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Keywords:

  • dopamine neurons;
  • extracellular signal-regulated kinase;
  • microglial cells;
  • NADPH oxidase;
  • Park-2 gene;
  • Parkinson's disease

Abstract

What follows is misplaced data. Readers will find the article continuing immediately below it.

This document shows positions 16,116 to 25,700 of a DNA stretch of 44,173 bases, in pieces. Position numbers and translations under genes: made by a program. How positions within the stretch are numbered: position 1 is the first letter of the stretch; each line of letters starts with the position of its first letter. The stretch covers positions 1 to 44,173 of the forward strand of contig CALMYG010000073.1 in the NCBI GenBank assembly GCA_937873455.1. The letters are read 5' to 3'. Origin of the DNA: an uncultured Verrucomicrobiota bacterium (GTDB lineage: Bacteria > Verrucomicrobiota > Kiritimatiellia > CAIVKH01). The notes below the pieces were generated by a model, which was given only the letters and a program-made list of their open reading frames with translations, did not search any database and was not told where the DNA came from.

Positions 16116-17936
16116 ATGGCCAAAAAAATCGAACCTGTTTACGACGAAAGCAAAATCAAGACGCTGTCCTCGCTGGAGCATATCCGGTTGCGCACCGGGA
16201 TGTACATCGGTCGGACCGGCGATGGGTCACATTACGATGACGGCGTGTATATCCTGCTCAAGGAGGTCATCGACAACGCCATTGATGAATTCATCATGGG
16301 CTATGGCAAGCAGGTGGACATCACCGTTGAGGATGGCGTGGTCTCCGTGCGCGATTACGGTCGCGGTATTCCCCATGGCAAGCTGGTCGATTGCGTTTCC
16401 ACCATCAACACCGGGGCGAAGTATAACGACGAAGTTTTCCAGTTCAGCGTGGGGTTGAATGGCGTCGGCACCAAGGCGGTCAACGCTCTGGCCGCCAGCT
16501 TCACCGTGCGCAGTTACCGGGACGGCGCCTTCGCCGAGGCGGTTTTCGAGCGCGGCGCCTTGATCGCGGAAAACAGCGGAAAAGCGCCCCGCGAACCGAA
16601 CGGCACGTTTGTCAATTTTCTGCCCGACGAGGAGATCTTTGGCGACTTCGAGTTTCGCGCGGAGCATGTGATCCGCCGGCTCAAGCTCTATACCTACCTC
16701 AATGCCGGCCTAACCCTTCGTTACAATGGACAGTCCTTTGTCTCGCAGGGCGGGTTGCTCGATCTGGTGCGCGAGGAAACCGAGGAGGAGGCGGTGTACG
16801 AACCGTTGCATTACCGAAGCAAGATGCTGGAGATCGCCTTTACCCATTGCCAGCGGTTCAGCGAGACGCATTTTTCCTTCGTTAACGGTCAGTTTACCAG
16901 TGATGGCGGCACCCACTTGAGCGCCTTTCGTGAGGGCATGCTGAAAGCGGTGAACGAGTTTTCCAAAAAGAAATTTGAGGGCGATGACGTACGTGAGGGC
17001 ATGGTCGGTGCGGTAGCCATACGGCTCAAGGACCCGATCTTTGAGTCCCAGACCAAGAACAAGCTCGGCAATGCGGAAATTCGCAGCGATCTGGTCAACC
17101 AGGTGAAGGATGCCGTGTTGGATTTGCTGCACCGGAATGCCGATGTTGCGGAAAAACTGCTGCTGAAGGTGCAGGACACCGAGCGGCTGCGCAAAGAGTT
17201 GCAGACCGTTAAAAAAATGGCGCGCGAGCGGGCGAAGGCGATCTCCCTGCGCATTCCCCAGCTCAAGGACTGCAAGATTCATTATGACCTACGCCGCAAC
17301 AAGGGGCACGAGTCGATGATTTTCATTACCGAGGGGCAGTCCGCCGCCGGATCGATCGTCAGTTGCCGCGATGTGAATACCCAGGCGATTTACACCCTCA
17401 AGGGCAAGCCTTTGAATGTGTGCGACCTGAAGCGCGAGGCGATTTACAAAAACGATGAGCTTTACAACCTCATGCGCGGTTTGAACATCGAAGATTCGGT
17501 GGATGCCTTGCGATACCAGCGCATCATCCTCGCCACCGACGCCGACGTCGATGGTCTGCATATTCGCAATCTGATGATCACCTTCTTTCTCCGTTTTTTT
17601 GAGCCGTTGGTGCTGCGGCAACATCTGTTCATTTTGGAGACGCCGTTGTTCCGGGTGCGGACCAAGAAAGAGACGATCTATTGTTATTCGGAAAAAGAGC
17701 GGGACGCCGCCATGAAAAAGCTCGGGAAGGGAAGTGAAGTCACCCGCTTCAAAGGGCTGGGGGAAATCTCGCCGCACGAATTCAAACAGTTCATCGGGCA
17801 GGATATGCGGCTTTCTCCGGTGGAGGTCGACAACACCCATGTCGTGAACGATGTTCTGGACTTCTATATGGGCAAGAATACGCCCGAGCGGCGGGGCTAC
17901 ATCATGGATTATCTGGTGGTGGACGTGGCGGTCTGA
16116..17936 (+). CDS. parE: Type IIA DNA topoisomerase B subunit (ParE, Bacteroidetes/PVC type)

Parkinson's disease is a neurodegenerative disorder which is in most cases of unknown etiology. Mutations of the Park-2 gene are the most frequent cause of familial parkinsonism and parkin knockout (PK-KO) mice have abnormalities that resemble the clinical syndrome. We investigated the interaction of genetic and environmental factors, treating midbrain neuronal cultures from PK-KO and wild-type (WT) mice with rotenone (ROT). ROT (0.025–0.1 µm) produced a dose-dependent selective reduction of tyrosine hydroxylase-immunoreactive cells and of other neurons, as shown by the immunoreactivity to microtubule-associated protein 2 in PK-KO cultures, suggesting that the toxic effect of ROT involved dopamine and other types of neurons. Neuronal death was mainly apoptotic and suppressible by the caspase inhibitor t-butoxycarbonyl-Asp(OMe)-fluoromethyl ketone (Boc-D-FMK). PK-KO cultures were more susceptible to apoptosis induced by low doses of ROT than those from WT. ROT increased the proportion of astroglia and microglia more in PK-KO than in WT cultures. Indomethacin, a cyclo-oxygenase inhibitor, worsened the effects of ROT on tyrosine hydroxylase cells, apoptosis and astroglial (glial fibrillary acidic protein) cells. N-nitro-l-arginine methyl ester, an inhibitor of nitric oxide synthase, increased ROT-induced apoptosis but did not change tyrosine hydroxylase-immunoreactive or glial fibrillary acidic protein area. Neither indomethacin nor N-nitro-l-arginine methyl ester had any effect on the reduction by ROT of the mitochondrial potential as measured by 3-(4,5-dimethylthiazol-2-yl)-2,5-diphenyltetrazolium bromide. Microglial NADPH oxidase inhibition, however, protected against ROT. The roles of p38 MAPK and extracellular signal-regulated kinase signaling pathways were tested by treatment with SB20358 and PD98059, respectively. These compounds were inactive in ROT-naive cultures but PD98059 slightly increased cellular necrosis, as measured by lactate dehydrogenase levels, caused by ROT, without changing mitochondrial activity. SB20358 increased the mitochondrial failure and lactate dehydrogenase elevation induced by ROT. Minocycline, an inhibitor of microglia, prevented the dropout of tyrosine hydroxylase and apoptosis by ROT; the addition of microglia from PK-KO to WT neuronal cultures increased the sensitivity of dopaminergic neurons to ROT. PK-KO mice were more susceptible than WT to ROT and the combined effects of Park-2 suppression and ROT reproduced the cellular events observed in Parkinson's disease. These events were prevented by minocycline.